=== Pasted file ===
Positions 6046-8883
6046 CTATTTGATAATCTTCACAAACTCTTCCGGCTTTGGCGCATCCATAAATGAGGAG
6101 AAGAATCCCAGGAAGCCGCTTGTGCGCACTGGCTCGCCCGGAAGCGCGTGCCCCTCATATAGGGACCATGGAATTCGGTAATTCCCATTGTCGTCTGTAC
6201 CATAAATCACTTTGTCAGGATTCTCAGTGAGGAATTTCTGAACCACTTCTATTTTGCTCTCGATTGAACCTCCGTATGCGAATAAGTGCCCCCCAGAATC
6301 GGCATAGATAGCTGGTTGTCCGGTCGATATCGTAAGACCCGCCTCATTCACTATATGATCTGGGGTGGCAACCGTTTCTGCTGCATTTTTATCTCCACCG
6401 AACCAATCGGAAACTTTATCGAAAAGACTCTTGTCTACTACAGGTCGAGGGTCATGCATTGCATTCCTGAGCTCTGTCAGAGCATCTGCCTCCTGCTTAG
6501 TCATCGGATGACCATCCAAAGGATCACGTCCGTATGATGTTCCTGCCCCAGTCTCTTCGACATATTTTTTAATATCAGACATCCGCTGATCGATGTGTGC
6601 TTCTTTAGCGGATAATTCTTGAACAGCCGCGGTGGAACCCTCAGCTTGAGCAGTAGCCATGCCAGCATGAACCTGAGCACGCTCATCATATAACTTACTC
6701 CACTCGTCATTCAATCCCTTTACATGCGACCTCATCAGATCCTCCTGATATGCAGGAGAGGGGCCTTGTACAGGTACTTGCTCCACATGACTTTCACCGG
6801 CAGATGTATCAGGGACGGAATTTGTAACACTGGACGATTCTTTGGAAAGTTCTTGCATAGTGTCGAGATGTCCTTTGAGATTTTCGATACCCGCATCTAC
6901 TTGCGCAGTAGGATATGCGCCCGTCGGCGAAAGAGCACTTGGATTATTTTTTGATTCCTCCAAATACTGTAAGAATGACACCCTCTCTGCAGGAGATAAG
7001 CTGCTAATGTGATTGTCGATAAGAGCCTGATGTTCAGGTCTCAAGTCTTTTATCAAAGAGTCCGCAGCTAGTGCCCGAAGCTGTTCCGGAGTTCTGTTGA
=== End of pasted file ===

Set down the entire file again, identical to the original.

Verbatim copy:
Positions 6046-8883
6046 CTATTTGATAATCTTCACAAACTCTTCCGGCTTTGGCGCATCCATAAATGAGGAG
6101 AAGAATCCCAGGAAGCCGCTTGTGCGCACTGGCTCGCCCGGAAGCGCGTGCCCCTCATATAGGGACCATGGAATTCGGTAATTCCCATTGTCGTCTGTAC
6201 CATAAATCACTTTGTCAGGATTCTCAGTGAGGAATTTCTGAACCACTTCTATTTTGCTCTCGATTGAACCTCCGTATGCGAATAAGTGCCCCCCAGAATC
6301 GGCATAGATAGCTGGTTGTCCGGTCGATATCGTAAGACCCGCCTCATTCACTATATGATCTGGGGTGGCAACCGTTTCTGCTGCATTTTTATCTCCACCG
6401 AACCAATCGGAAACTTTATCGAAAAGACTCTTGTCTACTACAGGTCGAGGGTCATGCATTGCATTCCTGAGCTCTGTCAGAGCATCTGCCTCCTGCTTAG
6501 TCATCGGATGACCATCCAAAGGATCACGTCCGTATGATGTTCCTGCCCCAGTCTCTTCGACATATTTTTTAATATCAGACATCCGCTGATCGATGTGTGC
6601 TTCTTTAGCGGATAATTCTTGAACAGCCGCGGTGGAACCCTCAGCTTGAGCAGTAGCCATGCCAGCATGAACCTGAGCACGCTCATCATATAACTTACTC
6701 CACTCGTCATTCAATCCCTTTACATGCGACCTCATCAGATCCTCCTGATATGCAGGAGAGGGGCCTTGTACAGGTACTTGCTCCACATGACTTTCACCGG
6801 CAGATGTATCAGGGACGGAATTTGTAACACTGGACGATTCTTTGGAAAGTTCTTGCATAGTGTCGAGATGTCCTTTGAGATTTTCGATACCCGCATCTAC
6901 TTGCGCAGTAGGATATGCGCCCGTCGGCGAAAGAGCACTTGGATTATTTTTTGATTCCTCCAAATACTGTAAGAATGACACCCTCTCTGCAGGAGATAAG
7001 CTGCTAATGTGATTGTCGATAAGAGCCTGATGTTCAGGTCTCAAGTCTTTTATCAAAGAGTCCGCAGCTAGTGCCCGAAGCTGTTCCGGAGTTCTGTTGA